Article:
‘The whole year has been so tough and a dampener – seeing all the families and having the atmosphere has just uplifted everyone’s spirits.’
Meanwhile Diane Schofield was seen to take a lateral flow test while wearing a surgical gown as she arrived to visit her friend Mary Kirby, who she affectionately calls Auntie Mary.
Diane Schofield held hands with Mary Kirby who she affectionately calls Auntie Mary
Diane held hands with Mary before the pair affectionately touched noses on Christmas Day
Diane wore gloves as she held hands with Mary at the care home on Christmas Day
Diane Schofield was seen to take a lateral flow test while wearing a surgical gown as she arrived to visit Mary
Diane held hands with Mary before the pair affectionately touched noses on Christmas Day.
Andrew Will walked alongside his mother Jean Glenndenning who appeared with her walker as they arrived at the nursing home to visit her husband Jeff Glenndenning.
Navjot Singh, Director at Aspen Hill Village, said: ‘This year has been difficult for the whole country, but for those people living in care homes, or with loved ones in care homes, it has been even more so.
In a lateral flow test, fluid is taken in a swab of the nose or the throat and applied to a piece of absorbent paper that changes colour to indicate whether or not the virus is present, taking just 15 to 30 minutes to produce a result
Andrew Will and his mother Jean Glenndenning arrive for a Christmas Day visit with her husband Jeff Glenndenning
Mary and her son Michael waited with Christmas gifts for their mother and grandmother
‘For some of our residents, it’s been over nine months since they’ve been able to hold hands, or have a hug, with their loved ones.’
He continued: ‘That’s why the lateral flow tests, which allow us to test visitors on the day to make sure they don’t have the virus, are so exciting.
‘It means that today, on Christmas Day, we have been able to reunite over 70 families for a much-needed hug, cup of tea and chat.
Chris Mills hands a gift in a brown bag to his mother Carol Roberts during a Christmas Day
Chris embraces his mother Carol on Christmas Day in a sweet display of affection
‘It’s brought a smile to everyone’s faces and ends a very difficult year on a high. For our staff, who have tried their best to make life as normal as possible for the people they care for.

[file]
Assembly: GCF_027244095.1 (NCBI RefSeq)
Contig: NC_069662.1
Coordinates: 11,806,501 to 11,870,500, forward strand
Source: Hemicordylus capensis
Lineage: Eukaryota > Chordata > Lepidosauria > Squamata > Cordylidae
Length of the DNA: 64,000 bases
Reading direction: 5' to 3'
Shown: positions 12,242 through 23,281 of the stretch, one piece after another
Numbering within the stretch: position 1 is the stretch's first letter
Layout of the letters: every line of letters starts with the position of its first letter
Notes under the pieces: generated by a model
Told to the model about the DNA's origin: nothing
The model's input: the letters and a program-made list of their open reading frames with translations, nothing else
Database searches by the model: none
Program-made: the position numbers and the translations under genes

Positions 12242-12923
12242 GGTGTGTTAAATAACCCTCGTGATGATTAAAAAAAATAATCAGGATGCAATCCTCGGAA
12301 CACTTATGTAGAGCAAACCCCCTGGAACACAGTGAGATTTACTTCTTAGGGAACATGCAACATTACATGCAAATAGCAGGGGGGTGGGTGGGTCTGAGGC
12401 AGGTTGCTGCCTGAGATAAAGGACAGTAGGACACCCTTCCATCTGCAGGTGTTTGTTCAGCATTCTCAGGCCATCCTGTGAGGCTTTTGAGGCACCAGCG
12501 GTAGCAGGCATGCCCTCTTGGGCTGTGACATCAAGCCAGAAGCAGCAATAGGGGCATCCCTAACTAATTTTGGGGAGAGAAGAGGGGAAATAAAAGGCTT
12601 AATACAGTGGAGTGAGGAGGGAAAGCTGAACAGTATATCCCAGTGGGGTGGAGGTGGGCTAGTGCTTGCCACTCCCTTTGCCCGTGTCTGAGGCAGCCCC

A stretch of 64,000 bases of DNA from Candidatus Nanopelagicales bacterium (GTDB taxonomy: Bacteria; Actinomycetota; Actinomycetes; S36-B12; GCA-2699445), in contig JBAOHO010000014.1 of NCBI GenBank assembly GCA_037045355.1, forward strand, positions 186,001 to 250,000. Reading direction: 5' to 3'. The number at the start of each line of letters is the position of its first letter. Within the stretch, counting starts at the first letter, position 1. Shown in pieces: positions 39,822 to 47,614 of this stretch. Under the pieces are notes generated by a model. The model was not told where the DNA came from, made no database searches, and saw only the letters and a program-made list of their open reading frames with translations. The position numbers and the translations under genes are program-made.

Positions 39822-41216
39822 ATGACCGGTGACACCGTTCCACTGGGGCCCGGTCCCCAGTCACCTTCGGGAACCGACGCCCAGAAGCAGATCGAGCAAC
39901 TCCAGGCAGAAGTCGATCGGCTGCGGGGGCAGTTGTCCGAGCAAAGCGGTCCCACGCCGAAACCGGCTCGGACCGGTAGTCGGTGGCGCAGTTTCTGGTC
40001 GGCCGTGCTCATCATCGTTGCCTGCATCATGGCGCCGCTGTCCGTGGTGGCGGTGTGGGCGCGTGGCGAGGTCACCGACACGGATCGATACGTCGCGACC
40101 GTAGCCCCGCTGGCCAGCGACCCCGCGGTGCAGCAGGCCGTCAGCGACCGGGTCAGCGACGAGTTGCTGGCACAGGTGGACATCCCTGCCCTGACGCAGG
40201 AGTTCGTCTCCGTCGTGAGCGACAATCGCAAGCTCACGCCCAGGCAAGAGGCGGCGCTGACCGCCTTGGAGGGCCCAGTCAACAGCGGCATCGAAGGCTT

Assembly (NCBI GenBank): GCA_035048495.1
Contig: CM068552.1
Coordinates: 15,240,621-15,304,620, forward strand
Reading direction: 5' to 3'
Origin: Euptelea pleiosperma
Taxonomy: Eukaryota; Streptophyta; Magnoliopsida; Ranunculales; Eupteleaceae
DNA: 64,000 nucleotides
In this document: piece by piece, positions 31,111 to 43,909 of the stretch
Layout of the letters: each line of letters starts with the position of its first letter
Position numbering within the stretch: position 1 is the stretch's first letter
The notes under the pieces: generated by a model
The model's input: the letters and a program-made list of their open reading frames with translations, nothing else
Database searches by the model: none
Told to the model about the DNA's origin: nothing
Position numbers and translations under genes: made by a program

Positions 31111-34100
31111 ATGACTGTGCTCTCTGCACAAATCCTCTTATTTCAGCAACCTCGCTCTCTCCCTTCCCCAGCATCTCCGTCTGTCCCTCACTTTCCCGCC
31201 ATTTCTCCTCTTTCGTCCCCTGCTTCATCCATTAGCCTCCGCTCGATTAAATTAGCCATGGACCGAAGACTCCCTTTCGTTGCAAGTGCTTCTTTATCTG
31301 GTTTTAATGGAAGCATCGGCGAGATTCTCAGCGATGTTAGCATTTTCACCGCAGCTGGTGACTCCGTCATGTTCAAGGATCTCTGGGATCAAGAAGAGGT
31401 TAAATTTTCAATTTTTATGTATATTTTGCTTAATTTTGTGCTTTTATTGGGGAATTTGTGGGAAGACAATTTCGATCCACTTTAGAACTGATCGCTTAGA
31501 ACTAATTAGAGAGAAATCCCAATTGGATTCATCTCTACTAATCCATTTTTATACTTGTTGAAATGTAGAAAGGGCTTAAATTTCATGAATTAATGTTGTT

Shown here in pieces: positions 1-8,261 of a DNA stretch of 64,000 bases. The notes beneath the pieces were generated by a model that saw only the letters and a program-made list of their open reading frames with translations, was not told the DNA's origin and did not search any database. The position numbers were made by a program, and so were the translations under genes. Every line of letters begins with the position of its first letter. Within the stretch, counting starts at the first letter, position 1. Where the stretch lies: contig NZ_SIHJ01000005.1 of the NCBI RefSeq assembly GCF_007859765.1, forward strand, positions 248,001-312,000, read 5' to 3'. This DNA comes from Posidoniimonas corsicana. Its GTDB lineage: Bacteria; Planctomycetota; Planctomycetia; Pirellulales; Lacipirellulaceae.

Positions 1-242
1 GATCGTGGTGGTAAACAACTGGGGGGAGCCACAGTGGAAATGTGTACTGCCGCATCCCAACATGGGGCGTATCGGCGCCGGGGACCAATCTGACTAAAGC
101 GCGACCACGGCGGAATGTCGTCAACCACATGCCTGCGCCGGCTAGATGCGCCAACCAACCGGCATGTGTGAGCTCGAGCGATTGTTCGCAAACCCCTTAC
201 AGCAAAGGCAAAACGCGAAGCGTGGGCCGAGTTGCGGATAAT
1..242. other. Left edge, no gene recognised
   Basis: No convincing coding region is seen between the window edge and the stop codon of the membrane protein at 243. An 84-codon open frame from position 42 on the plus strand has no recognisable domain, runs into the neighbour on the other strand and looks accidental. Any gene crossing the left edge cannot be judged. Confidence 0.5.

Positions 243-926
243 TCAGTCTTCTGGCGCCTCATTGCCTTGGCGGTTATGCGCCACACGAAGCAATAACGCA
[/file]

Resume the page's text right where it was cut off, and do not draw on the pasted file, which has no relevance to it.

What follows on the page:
‘It represents a bit of hope that our residents will have a more normality in 2021.’
On Wednesday the Department of Health and Social Care announced care home staff in England will receive two rapid result tests a week in addition to regular testing to help keep the new coronavirus variant at bay.
Care worker who ‘cried’ when she saw her mother’s face ‘light up’
Care worker Mary McKimm, 54, and her son Michael McKimm, 35, from Hunslet, Leeds, visited their mother and grandmother Rose McKimm, 84, at Aspen Hill Village care home on Christmas Day.
The mother-of-five and her son Michael had a lateral flow test at the home where Rose, who has vascular dementia, has lived for the past five years.
Mary told MailOnline: ‘If I had not seen her today it would have been the first time in my whole life that I had not seen her on Christmas Day.’
Care worker Mary McKimm, 54, and her son Michael McKimm, 35, from Hunslet, Leeds, visited their mother and grandmother Rose McKimm, 84, at Aspen Hill Village care home on Christmas Day
‘Today was very special. I promised that I wasn’t going to cry and I just cried.
‘My mum is widowed as my dad passed away when I was eight so it has only ever been me and my mum.’
Mary explained how this was the second time she had seen her mother close-up since the start of the pandemic after the family visited for her 84th birthday last Saturday.
Mary told how Rose, a former dinner lady and housekeeper, was ‘sleepy’ today but the opportunity to see her face-to-face was ‘lovely’.
She said: ‘Her face lit up when we walked in the room and then she would nod off so I would speak to her again. She would open her eyes and say, ‘oh’, and get all excited again.
‘My son had not seen my mother since February and everyone was happy and excited – you could overhear people chatting in the waiting area. ‘
Grandson Michael was seen holding a bouquet of flowers as he walked into the nursing home along with a stuffed doll bearing an image of his face.
Mary said: ‘Michael got her this teddy bear with his face on because she has a doll in the home and she calls it ‘wee Michael.’
‘He thought it would be a good idea to take her this teddy with his face on and because she is Scottish it has his kilt on and everything.’
Speaking about visiting Rose for her 84th birthday last Saturday, Mary said: ‘My mum doesn’t really understand much of anything but the week before when we had a lateral test she was wide awake and very alert and interactive with us.
‘Her face was smiling and laughing and she was patting me on the back. It was first time I had heard her speak in nine months.’
Mary revealed how she ensured her mother had a visit every day prior to Covid-19 restrictions and revealed it was ‘tough’ during the pandemic.